In a recent post on Hollywood.com, C. Robert Cargill compares the controversy over a non-published comic to the lack of controversy over a non-published movie ad. The ad was not published as the film, a remake of I Spit on Your Grave, was released unrated after 5 MPAA submissions all earned the shunned NC-17 rating. Most American theatres will not play NC-17 films, and most American papers will not advertise them. Cargill claims the pressure to not play and not advertise this and similar films is entirely religious. He suggests that free speech has always been inhibited by religion, and claims “The problem with film censorship in this country isn’t the MPAA branding films NC-17; it is religious groups trying to keep us from seeing them.” He concludes “we have the God given right, as Americans, to watch what we want, when we want and no fundamentalist extremist group is going to tell us different.”
I’m not sure that anybody has a God given right to watch whatever they want. In fact the Bible mentions turning away from evil several times, and Matthew 18:6-9 could be read as pro-censorship. However, Cargill describes himself as very religious, and I would not describe myself that way, so let’s move on.
My concern with Cargill’s statements is not his opposition to censorship, but his demonization of anyone who supports censorship as a religious extremist. Censorship in the United States has been officially secular since the “Miracle Case” in 1952 (Burstyn v. Wilson). This case determined that movies were protected free speech, and thus The Miracle could not be banned on the grounds of sacrilege. Some religious organizations do support some censorship, but the desire to censor has made strange bedfellows. Feminist organizations, gay and lesbian groups, political associations, and other groups, have all protested various movies (see The New Censors). The notion that certain ideas and/or images need to be prohibited or restricted is fairly common, and not motivated solely by religious extremism. The challenge is determining how to censor in a way to satisfies multiple voices for and against censorship.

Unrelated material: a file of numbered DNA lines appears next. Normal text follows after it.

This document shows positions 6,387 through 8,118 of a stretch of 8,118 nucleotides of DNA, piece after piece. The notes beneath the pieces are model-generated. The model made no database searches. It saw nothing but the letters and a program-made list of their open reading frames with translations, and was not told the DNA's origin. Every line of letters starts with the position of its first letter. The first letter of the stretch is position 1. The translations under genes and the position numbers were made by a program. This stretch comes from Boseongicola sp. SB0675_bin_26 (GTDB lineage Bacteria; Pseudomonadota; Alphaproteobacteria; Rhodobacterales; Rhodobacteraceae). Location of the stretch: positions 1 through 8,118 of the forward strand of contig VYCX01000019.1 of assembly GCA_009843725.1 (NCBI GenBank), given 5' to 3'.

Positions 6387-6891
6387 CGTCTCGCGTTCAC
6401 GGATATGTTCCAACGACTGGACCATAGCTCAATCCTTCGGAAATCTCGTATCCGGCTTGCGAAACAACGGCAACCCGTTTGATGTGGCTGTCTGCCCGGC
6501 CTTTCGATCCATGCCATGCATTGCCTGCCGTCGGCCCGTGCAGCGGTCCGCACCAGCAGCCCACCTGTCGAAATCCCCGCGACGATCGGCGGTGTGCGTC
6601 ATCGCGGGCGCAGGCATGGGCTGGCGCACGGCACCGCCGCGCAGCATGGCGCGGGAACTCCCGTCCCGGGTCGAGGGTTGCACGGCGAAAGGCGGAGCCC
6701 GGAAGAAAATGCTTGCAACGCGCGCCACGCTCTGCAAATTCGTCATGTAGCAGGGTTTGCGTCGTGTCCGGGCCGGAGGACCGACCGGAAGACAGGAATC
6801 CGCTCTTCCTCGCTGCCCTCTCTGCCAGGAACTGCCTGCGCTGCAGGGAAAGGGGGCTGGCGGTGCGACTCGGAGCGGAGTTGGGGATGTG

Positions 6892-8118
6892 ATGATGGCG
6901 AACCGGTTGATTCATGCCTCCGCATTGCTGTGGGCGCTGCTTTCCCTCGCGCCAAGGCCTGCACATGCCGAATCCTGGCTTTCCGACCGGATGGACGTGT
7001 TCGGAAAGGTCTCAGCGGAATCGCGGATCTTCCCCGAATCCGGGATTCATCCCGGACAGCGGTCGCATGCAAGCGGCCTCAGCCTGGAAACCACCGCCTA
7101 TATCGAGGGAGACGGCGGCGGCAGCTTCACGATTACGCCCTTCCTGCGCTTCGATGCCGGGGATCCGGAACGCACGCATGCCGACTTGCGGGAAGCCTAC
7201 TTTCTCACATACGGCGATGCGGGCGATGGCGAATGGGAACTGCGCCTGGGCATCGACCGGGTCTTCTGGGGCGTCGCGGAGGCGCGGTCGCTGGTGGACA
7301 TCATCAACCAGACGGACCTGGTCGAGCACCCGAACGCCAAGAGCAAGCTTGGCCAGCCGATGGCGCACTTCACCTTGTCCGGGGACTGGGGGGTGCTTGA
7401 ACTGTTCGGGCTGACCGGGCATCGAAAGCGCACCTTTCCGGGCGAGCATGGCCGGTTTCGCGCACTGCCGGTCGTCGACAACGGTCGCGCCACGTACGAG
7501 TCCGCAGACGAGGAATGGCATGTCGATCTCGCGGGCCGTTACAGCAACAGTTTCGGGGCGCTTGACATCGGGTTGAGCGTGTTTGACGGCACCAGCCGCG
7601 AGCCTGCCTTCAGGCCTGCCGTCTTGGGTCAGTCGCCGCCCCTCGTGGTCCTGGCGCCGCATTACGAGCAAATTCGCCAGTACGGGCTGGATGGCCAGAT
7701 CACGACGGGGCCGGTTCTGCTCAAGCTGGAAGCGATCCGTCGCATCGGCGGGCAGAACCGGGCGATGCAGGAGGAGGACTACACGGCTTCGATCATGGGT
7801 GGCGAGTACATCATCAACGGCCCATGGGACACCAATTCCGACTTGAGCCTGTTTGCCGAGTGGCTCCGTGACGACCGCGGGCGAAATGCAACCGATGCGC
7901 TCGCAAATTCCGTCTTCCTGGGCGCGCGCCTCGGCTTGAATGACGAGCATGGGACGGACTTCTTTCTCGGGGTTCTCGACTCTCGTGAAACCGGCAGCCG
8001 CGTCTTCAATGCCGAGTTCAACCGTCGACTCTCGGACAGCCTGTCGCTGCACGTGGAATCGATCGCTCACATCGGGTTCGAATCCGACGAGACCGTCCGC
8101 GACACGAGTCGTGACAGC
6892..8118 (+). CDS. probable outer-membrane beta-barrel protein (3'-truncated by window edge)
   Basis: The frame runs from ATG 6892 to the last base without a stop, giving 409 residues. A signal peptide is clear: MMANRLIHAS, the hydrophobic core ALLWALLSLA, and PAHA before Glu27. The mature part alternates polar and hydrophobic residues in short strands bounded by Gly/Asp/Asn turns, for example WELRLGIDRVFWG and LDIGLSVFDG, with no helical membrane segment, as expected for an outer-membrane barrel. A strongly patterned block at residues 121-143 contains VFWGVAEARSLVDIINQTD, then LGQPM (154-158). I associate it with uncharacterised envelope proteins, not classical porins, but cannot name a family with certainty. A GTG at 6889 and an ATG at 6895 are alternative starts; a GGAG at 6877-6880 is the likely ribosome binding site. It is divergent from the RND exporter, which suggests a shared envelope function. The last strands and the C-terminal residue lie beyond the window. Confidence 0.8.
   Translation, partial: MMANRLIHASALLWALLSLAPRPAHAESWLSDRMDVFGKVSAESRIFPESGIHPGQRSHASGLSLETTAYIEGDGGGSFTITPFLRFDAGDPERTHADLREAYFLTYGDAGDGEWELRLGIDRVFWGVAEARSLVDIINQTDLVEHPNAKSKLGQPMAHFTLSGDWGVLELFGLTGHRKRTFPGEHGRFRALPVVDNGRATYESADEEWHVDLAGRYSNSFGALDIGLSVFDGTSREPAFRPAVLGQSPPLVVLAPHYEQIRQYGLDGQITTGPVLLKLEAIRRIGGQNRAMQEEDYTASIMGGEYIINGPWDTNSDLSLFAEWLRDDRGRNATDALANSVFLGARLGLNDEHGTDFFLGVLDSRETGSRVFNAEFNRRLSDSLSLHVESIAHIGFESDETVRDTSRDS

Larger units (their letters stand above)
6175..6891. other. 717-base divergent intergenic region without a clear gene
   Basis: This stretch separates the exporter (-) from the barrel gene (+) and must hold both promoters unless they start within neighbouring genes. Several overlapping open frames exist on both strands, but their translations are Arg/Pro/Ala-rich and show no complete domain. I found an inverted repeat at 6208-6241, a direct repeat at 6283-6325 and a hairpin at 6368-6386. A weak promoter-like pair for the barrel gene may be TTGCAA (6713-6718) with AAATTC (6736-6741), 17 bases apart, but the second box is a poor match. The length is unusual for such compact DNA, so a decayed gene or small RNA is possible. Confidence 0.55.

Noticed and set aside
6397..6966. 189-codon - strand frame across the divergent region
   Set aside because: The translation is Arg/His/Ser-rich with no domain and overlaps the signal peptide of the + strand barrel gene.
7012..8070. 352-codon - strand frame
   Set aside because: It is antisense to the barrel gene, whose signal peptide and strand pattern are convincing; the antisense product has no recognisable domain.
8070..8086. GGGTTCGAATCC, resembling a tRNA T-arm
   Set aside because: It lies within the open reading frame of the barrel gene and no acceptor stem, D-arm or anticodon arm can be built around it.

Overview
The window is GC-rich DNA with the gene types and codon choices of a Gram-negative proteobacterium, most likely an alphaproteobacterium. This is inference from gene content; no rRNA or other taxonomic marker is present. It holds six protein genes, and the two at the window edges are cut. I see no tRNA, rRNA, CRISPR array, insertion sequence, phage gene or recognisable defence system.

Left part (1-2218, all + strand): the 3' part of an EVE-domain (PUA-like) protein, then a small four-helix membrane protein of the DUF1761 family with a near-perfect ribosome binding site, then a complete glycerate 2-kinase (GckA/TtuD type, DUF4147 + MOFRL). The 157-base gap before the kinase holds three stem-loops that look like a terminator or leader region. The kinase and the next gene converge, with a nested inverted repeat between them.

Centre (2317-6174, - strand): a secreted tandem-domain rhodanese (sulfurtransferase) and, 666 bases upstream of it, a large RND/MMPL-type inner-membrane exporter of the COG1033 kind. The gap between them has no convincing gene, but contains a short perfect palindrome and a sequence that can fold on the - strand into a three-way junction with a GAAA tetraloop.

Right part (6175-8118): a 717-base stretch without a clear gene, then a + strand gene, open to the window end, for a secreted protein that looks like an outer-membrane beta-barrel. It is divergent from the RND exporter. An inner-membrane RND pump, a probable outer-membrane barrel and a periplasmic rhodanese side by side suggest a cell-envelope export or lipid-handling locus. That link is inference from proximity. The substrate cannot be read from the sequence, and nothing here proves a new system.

That said, maybe in the United States, the problem is the MPAA. The Ontario Film Review Board granted this film an 18A rating, equivalent to the MPAA Restricted rating (and lower than the Ontario Restricted rating). Some sources imply the Ontario version is the cut version that was granted an MPAA Restricted rating, however the distributor has confirmed that the version rated 18A in Ontario is the same version identified as Unrated in the United States.
By the way, Cargill correctly notes there is no such rating as XXX, and claims XXX is a porn industry marketing gimmick. There’s a little more to this. When the MPAA ratings were developed in the late 1960s, the X rating was not trademarked. This allowed porn films to identify themselves as X-rated. During the 1970s, Hollywood produced some films which were not strictly speaking pornographic, but used the X rating, in some cases to take advantage of the association with porn films. One film advertised “X like you’ve never seen it before.” The porn industry responded with the XXX rating, to make it clear that their product was not the same as Hollywood X. Meanwhile, the association of the X rating with pornography led theatres to reject any films with this rating. The MPAA tried to resolve this by introducing the NC-17 rating in 1990, but the taint remains.